Today there were runners just like always, but the stray humans were awake, and the workers had been replaced with tourists waiting for the boat to Alcatraz and asking each other if the bridge was being painted. The tourists lined up across the sidewalk like bowling pins for me to run through them and cause selfies they would never forget.
Mom said, "DON'T!!!" and Karen froze. Then she stood up and walked right over to the sink and started washing her hands. I didn't know what happened, but it made me feel very lonely to have my friend Karen treat me like she didn't even know me all of a sudden.
Since Mom was already off balance, my jig pulled her off the one leg she was standing on and she kicked the packpack of the lady crouched down to take a picture, and shouted a bad word, and then told the lady it was my fault that she'd ruined their picture.
Even though the trail was the same, we were very different. Mom had just claimed her independence and was still recovering from her revolutionary war when we were on this trail last year.
I followed her and watched where she was going so that I would know where to climb and what rocks she wanted me to jump "up-up" onto. Mom was climbing like she was walking through a dark room; putting her paws carefully on the ground and holding on to rocks like she didn't expect the ground to stay where it was. "Mom, what are you doing?" I asked.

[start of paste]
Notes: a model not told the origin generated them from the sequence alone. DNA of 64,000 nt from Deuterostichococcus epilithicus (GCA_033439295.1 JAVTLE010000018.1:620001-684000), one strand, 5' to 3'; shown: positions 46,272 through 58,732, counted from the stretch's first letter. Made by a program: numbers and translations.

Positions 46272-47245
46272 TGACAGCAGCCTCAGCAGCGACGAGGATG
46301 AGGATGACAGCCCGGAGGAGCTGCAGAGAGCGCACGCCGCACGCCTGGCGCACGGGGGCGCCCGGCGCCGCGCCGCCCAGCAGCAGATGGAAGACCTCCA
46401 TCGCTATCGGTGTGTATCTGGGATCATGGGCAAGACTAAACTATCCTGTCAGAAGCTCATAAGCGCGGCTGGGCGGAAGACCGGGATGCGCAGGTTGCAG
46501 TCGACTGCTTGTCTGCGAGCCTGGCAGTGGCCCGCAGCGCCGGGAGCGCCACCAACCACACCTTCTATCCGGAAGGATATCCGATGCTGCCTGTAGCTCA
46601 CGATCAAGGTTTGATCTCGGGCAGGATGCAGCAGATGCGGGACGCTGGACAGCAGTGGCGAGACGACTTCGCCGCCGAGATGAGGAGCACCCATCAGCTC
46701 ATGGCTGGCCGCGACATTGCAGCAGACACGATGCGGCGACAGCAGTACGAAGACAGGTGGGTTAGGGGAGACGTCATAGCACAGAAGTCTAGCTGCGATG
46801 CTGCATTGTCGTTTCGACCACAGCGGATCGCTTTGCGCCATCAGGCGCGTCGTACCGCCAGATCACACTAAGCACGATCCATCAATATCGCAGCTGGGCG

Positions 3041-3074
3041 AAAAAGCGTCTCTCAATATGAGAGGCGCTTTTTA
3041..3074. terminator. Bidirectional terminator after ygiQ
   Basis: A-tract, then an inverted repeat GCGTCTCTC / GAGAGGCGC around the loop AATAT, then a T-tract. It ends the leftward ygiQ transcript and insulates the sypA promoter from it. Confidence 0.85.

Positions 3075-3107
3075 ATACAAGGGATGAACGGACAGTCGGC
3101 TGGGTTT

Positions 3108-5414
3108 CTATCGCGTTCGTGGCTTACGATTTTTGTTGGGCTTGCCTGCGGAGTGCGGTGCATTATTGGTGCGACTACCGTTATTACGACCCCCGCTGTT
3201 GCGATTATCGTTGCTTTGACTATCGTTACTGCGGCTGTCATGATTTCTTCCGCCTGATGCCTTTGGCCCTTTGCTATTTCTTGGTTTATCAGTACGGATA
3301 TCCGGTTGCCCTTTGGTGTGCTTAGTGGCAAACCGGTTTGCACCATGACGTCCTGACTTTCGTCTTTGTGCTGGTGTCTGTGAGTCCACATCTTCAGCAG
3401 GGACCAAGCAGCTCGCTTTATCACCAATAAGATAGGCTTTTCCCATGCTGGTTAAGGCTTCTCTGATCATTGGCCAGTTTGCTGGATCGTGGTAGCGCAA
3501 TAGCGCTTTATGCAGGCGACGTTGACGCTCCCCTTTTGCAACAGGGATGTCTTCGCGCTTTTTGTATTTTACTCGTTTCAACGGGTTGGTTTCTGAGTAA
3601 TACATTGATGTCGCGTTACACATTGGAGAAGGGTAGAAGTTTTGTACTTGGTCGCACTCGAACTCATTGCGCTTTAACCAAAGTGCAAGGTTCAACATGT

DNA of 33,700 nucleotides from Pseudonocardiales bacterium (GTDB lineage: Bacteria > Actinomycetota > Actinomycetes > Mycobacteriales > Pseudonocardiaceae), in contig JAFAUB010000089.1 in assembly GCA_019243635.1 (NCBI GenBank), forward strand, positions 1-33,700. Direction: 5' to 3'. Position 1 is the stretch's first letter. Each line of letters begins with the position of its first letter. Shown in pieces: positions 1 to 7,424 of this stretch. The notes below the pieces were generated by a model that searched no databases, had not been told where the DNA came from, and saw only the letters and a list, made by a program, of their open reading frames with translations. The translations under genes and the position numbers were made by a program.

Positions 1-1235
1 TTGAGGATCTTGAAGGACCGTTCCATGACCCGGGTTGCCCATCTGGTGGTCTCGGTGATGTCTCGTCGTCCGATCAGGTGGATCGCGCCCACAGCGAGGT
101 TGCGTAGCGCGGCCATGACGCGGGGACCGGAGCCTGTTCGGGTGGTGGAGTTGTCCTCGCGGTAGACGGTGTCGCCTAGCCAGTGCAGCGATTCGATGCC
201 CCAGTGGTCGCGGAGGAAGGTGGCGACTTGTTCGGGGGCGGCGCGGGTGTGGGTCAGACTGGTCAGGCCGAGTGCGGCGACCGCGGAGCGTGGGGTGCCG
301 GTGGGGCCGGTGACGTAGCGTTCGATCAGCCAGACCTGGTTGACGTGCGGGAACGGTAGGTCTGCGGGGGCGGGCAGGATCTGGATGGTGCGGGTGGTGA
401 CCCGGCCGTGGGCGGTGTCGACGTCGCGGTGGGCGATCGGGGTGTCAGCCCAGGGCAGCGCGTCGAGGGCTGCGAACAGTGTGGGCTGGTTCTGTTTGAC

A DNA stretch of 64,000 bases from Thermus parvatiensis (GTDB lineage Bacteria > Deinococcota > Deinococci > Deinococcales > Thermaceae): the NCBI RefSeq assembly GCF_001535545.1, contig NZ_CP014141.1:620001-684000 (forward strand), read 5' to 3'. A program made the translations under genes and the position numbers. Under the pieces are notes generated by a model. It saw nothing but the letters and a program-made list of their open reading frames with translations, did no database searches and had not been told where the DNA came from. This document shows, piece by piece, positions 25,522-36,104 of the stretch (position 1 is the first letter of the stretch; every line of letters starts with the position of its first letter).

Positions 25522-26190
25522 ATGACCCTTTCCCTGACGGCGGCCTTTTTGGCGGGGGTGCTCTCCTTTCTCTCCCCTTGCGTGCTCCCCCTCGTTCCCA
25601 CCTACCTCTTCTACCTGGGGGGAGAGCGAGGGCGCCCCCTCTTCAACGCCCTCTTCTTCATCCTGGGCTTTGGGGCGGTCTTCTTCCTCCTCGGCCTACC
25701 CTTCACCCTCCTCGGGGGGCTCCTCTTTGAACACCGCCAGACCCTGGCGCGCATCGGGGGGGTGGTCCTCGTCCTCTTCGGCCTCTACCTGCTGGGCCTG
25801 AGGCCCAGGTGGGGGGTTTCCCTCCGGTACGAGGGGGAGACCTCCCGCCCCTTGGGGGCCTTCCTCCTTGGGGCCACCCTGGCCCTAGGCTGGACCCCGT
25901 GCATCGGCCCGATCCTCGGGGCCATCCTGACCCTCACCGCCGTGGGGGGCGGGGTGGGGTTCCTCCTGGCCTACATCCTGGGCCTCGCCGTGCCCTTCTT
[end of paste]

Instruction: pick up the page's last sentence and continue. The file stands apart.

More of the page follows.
My New Trail starts in the neighborhood where the ocean lives. I paid extra attention to signs of what kind of neighborhood it was as I patrolled my new turf and surf. The ocean must not be a good neighbor, because it had worn the paint off of any house that wasn't paying attention, and wherever there was metal it had tagged it up with bubbles of rust.
Our stuck house is very small, only about the size of a hotel room, but Mom insisted on keeping her big dreadmill inside it. That’s called “priorities.”
He stopped so we could pass, and I shouted, "HEY, YOU TWO BIG-MOUTHED FIDDLEHEADS!" I barked at them. "THIS COUNTY PARK AIN'T BIG ENOUGH FOR THE TWO OF US!" I had no idea if that was true, but since Mom had brought a real authentic-looking cowboy hat for me to wear today, talking with old west sass was fun.
Yesterday I had a meeting with a bunch of collies, but Saturday meetings are different from the meetings that we have during the work week. First of all, you don't have to meet at the office and you can go somewhere more interesting than a conference room. When Mom let me out of the car yesterday, I saw a man and a dog waiting for me at the spot where the road ended and the woods began. When I got closer I could see that it was one of my collies, but I didn't know the dog.